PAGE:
Postpartum Hemorrhage

Postpartum hemorrhage complicates about 10 percent of deliveries and is defined as a blood loss of greater than 500 mL. Important causes include uterine atony, retained placenta, placenta accreta, birth trauma, and uterine inversion.

Uterine Atony

Uterine atony is the most common cause of postpartum hemorrhage. Contraction of the uterine muscle is necessary to stop uterine bleeding after delivery of the placenta. Ineffective uterine muscle contraction leads to hemorrhage. Risk factors for uterine atony include prolonged labor, overdistended uterus (e.g., with twin gestation), grand multiparity, and use of drugs known to decrease uterine muscle contraction (halogenated inhaled anesthetics, b-adrenergic agonists, and magnesium sulfate). Treatment includes volume resuscitation and administering uterotonic medications. Such medications include oxytocin, carboprost tromethamine, and ergot preparations. Oxytocin is often routinely given as a dilute infusion (20 U/L of IV fluid) after delivery to promote uterine contraction. Bolus doses are avoided because hypotension can result. 391  Carboprost-tromethamine (Hemabate) is the 15-methyl analogue of prostaglandin F2a and is a potent uterotonic medication given IM (250 mg). Side effects include nausea, vomiting, diarrhea, and bronchoconstriction. 401  The ergot derivatives ergonovine maleate and methylergonovine maleate are effective uterotonic medications. The usual dose is 0.2 mg IM. Hypertension is an important side effect that results from the drug‘s a-adrenergic activity. These medications should be avoided in patients with hypertension or intracranial vascular disease and in those who have recently received vasopressors.

Retained Placenta

Retained placenta exists when all or part of the placenta fails to deliver spontaneously within 1 hour of birth. Hemorrhage results from failure of the uterus to contract where the placenta is adherent. Treatment involves placental removal either manually or via curettage. Anesthetic management involves volume resuscitation, provision of adequate analgesia (with epidural or spinal anesthesia if maternal volume status allows, IV or inhalational analgesia, or general anesthesia), and if necessary, assisting with uterine muscle relaxation to allow uterine manipulation and delivery of the placenta (with halogenated anesthetics administered via an endotracheal tube, or IV nitroglycerin, 50- to 100-mg bolus doses. 402 )

Placenta Accreta

Placenta accreta, increta, or percreta (Fig. 57–28) involves invasion of the placenta through the endometrium, into the myometrium, and through the myometrium, respectively. Risk factors include previous uterine surgery or trauma. 403  Normal placental delivery is often precluded and results in hemorrhage perhaps necessitating obstetric hysterectomy. 404  Placenta accreta occurs in about 0.04 percent of pregnancies, but the risk increases markedly in patients with placenta previa (5%) and increases even more dramatically in patients with placenta previa with prior cesarean delivery (24% after one prior cesarean, 40–60% after three to four prior cesareans). 403  The anesthesiologist should be aware of this potential problem when caring for a patient with placenta previa undergoing repeat cesarean delivery and should be prepared to manage massive hemorrhage.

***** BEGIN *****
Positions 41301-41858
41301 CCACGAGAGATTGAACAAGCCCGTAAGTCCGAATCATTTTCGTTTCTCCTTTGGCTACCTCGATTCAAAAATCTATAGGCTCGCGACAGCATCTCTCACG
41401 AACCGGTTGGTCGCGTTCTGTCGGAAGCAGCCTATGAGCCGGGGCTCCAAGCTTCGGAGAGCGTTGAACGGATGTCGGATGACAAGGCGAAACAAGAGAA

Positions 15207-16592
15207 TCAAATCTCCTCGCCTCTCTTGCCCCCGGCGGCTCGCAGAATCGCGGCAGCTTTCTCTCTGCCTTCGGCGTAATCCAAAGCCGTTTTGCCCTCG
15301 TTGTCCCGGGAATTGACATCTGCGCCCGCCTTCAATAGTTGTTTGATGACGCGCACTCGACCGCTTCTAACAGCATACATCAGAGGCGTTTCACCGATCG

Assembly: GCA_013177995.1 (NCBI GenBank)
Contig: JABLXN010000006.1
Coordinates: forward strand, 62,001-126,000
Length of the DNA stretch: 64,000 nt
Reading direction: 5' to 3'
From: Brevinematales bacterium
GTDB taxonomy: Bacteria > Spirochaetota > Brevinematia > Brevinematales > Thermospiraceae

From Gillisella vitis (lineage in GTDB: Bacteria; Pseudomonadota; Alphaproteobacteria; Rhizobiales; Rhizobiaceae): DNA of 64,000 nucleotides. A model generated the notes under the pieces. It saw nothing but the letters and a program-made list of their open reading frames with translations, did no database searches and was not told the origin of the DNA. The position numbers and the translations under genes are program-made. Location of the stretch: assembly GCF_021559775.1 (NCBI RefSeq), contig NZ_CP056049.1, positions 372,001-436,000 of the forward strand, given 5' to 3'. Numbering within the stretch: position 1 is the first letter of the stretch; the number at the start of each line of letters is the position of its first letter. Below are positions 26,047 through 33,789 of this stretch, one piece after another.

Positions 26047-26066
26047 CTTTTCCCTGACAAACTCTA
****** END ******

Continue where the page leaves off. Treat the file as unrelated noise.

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FIGURE 57–28 Classification of placenta accreta based on degree of pen-etration of the myometrium. Placenta accreta: adherence of the placenta to the myometrium; placenta increta: invasion of the myometrium; placenta percreta: the placenta erodes through the myometrium to involve the serosa of the uterus and even the surrounding structures. (From Kamani et al437 )

Birth Trauma

Cervical and vaginal lacerations can result in persistent vaginal bleeding postpartum. The anesthesiologist is needed to provide the necessary analgesia or anesthesia to allow the obstetrician to visualize and repair the injury. The anesthesiologist should be aware that the amount of blood loss from such lacerations is difficult to assess and is often underestimated.

Uterine Inversion

Uterine inversion is a rare cause of postpartum hemorrhage in which the uterine fundus actually inverts through the cervix into the vagina, precluding uterine contraction. 405  Predisposing factors include retained placenta, prolonged labor, and precipitous labor. Management involves correction of the inversion and may require uterine muscle relaxation. 275, 406